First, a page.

In the field of antitrust, the notable fine of €38 million was imposed on E.ON for the breach of a Commission seal in E.ON’s premises during an ongoing inspection in 2006. [18] The seal had been fixed by Commission officials during a dawn-raid to protect confiscated documents. This was the first occurrence of the Commission making use of its new powers under Regulation 1/2003 allowing it to impose a fine of up to 1% in the case of a procedural violation, which was taken into consideration by the Commission when fixing the amount of fine. Consequently, future fines imposed for procedural violations should be expected to be higher in absolute and relative terms.

Similarly, the Commission also commenced formal proceedings against Sanofi-Aventis,[19] alleging that it had infringed procedural requirements by obstructing an inspection of its premises. Sanofi-Aventis had apparently refused to let inspectors examine and copy relevant documents until the French Authorities produced a national search warrant. The investigation has since closed,[20] but the potential fine that could have been imposed for failing to fulfil the obligation to cooperate may have been significant.

Such developments emphasise the increasingly clear message that the Commission is not frightened to come down firmly on any undertaking which attempts to obstruct or interfere with an investigation in any way. Market participants should therefore be prepared to keep on their toes in all dealings with the Commission, and at all costs avoid becoming an easy target as a result of a potentially inadvertent oversight.

A Flexible Solution for Trying Times

Despite an increase in the Commission’s appetite for procedural enforcement, 2008 also forced the Commission to adopt a very practical and flexible approach to the application and utilisation of the existing competition law framework following the onset of the financial and economic crisis. Over recent months, Commissioner Kroes has repeatedly stated that competition law, and state aid rules in particular, form ‘part of the solution’ to the crisis and not part of the problem.[21]

The Commission reacted to the unfolding financial crisis by reassuring markets that rescue measures envisaged by Member States were not going to be ‘jeopardised by EU rules’.[22] However, the Commission concurrently illustrated its own belief that the existing legal framework was sufficient to cope with the developing situation and that there would be no over-flexible interpretation.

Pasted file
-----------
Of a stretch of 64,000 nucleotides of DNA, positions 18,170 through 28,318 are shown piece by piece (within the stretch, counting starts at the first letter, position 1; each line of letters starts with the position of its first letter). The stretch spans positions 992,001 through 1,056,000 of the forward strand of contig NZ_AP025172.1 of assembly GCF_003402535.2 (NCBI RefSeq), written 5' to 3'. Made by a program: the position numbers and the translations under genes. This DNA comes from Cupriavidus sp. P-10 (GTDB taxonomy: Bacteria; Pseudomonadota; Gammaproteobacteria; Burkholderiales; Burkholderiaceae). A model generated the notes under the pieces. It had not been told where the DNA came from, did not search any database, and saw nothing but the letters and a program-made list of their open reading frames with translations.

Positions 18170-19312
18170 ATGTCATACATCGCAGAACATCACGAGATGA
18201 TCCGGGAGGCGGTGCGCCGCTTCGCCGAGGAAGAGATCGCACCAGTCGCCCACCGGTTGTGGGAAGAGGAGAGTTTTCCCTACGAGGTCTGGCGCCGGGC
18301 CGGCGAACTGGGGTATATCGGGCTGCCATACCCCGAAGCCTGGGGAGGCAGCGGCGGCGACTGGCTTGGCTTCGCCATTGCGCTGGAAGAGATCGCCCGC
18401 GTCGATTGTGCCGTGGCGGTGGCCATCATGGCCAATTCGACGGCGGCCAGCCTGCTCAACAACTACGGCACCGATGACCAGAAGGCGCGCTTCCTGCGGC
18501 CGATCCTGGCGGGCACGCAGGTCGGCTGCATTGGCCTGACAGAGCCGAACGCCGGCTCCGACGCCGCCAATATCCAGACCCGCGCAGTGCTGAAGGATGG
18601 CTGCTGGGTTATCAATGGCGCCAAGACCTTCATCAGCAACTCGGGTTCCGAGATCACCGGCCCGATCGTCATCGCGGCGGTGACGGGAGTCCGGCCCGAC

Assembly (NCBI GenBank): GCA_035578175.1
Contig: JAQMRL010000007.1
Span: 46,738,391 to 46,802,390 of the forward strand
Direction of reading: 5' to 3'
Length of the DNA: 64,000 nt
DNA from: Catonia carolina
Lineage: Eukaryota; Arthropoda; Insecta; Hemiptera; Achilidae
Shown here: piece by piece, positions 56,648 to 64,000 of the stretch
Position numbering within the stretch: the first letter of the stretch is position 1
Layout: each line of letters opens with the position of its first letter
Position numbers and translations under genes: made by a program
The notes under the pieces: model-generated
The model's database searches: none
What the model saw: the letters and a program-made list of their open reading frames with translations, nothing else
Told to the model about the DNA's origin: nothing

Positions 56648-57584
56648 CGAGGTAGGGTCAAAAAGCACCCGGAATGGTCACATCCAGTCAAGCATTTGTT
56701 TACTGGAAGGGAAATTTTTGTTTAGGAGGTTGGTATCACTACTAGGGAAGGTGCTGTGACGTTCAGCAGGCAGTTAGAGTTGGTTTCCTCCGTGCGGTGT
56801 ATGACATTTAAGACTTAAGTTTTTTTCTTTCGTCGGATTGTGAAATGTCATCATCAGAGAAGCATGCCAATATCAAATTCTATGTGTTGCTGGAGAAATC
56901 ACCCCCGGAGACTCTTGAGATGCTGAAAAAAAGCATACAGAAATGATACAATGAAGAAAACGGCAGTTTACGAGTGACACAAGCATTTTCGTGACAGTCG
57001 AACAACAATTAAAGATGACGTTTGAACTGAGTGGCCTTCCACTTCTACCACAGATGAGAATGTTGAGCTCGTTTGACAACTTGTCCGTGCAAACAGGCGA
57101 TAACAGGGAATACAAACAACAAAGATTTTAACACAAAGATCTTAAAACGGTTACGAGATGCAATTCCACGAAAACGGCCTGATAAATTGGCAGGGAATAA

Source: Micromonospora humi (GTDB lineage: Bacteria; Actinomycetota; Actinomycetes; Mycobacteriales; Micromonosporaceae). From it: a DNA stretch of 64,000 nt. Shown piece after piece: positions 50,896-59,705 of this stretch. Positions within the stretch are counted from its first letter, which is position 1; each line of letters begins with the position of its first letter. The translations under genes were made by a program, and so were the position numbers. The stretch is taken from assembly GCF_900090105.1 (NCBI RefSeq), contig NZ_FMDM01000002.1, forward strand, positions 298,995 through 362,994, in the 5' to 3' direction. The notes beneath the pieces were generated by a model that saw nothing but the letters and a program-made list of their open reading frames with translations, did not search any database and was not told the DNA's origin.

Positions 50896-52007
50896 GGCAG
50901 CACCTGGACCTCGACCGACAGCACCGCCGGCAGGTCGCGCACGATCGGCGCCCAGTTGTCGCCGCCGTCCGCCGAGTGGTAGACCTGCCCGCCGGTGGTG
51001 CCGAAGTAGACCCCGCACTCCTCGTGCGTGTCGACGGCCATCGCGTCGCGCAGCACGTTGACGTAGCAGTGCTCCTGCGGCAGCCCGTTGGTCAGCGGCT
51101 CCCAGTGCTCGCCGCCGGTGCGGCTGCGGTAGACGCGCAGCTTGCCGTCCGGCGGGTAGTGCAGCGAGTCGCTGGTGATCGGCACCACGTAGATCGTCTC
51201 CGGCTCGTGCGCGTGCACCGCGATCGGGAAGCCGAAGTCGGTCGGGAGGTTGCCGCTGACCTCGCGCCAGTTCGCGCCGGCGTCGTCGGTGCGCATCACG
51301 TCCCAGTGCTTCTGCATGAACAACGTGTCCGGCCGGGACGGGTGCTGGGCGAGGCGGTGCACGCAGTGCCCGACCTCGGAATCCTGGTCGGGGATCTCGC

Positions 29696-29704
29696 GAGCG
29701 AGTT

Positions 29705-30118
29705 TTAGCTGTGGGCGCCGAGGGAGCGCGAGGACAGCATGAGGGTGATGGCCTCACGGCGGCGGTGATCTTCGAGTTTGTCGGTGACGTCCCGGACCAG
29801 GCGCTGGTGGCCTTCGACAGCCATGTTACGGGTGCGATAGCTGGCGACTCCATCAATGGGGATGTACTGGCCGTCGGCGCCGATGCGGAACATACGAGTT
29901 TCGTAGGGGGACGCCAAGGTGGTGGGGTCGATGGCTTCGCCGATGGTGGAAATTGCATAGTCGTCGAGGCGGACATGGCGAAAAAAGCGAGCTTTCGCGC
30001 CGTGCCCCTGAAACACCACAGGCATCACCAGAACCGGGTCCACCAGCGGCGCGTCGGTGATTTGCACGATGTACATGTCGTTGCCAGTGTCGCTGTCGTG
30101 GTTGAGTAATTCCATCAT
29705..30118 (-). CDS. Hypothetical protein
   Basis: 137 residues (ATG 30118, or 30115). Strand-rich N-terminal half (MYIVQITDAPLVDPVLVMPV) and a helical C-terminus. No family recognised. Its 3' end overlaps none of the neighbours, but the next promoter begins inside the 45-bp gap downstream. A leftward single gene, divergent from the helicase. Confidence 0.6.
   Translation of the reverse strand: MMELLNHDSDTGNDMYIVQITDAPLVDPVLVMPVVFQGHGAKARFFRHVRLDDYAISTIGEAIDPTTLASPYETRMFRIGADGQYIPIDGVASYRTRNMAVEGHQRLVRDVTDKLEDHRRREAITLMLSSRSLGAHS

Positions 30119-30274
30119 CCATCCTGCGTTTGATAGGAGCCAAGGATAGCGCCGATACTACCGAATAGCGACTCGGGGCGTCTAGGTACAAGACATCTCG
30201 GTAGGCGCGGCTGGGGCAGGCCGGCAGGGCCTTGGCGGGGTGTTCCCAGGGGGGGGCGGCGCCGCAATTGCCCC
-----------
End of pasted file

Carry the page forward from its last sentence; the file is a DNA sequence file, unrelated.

By October 2008, Commissioner Kroes was empowered to authorise state-aid related ‘emergency rescue measures’.[23] This was expressly designed to allow the Commission to make highly expedited decisions at any time in order to positively contribute to the resolution of the current crisis.[24] Such measures resulted in high numbers of state-aid decisions being adopted by the Commission in shortened time frames, some of which were made within 24 hours.

Nevertheless, banks which have recently benefitted from governmental aid have also been required to submit a restructuring plan to the Commission within six months. [25] While this remains a controversial requirement with national governments, the Commission believes that such restructuring will be key to resuscitating the banking sector following the bail-out measures put in place for the European banking industry.

Similarly, in the area of merger control Commissioner Kroes has simultaneously maintained her intention to continue ‘applying existing rules[26] while illustrating the Commission’s readiness to assist acquirers initiating bank rescues, by grant derogations from the ECMR standstill requirement. Nevertheless, the recently Commission warned this ‘should not be a blank cheque for abandoning remedies altogether[27] towards banks who are intending to use the exceptional circumstances of a global recession to engineer a favourable merger review from the Commission.

However, despite the firm interpretation (yet increasingly flexible application) the Commission adopted towards state-aid and merger control, it must be kept in mind that other areas of competition law are highly unlikely to benefit from any passive acceptance of misbehaviour which infringes competition law, despite the gravity of the economic downturn. As Kroes recently commented ‘Anyone who thinks we are distracted or going soft will find out the hard way. It is not a choice between the crisis and our other work - we must do both’.[28]

In 2008, the Commission adopted seven cartel infringement decisions including one involving the highest cartel fine ever imposed for market sharing in the car-glass industry.[29] It is clear that any increase in cartel activity which may occur due to dwindling companies fighting to survive will continue to be aggressively pursued by the Commission (despite the prospect of any ‘flexible’ approach to cartels which may be floated at Member State level by certain NCAs).[30]

Conclusion